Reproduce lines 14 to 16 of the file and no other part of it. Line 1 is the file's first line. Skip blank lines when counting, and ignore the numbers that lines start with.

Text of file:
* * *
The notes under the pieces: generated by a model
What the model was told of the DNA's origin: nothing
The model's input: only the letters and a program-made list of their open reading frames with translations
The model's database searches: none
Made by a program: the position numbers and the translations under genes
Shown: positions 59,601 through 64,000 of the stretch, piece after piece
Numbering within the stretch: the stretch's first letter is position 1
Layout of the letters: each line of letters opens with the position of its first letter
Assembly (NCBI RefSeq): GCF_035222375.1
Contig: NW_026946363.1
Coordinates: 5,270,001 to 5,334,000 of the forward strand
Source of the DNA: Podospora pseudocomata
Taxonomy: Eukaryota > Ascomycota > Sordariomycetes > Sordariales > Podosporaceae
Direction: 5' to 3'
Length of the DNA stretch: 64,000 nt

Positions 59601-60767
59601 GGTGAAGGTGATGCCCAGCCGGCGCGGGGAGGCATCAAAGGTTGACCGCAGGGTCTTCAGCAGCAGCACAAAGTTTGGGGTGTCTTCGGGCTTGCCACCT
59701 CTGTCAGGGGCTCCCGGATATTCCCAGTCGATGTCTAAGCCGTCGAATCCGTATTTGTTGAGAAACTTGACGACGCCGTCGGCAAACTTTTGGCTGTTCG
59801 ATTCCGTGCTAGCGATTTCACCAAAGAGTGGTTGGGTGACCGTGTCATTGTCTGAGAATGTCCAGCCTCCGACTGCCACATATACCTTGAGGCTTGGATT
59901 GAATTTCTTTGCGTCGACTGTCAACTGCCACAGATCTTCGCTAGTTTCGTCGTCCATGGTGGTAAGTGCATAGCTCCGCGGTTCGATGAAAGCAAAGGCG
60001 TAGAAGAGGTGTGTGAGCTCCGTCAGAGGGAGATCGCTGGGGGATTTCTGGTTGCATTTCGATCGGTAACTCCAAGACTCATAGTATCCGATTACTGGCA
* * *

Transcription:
Direction: 5' to 3'
Length of the DNA stretch: 64,000 nt

Positions 59601-60767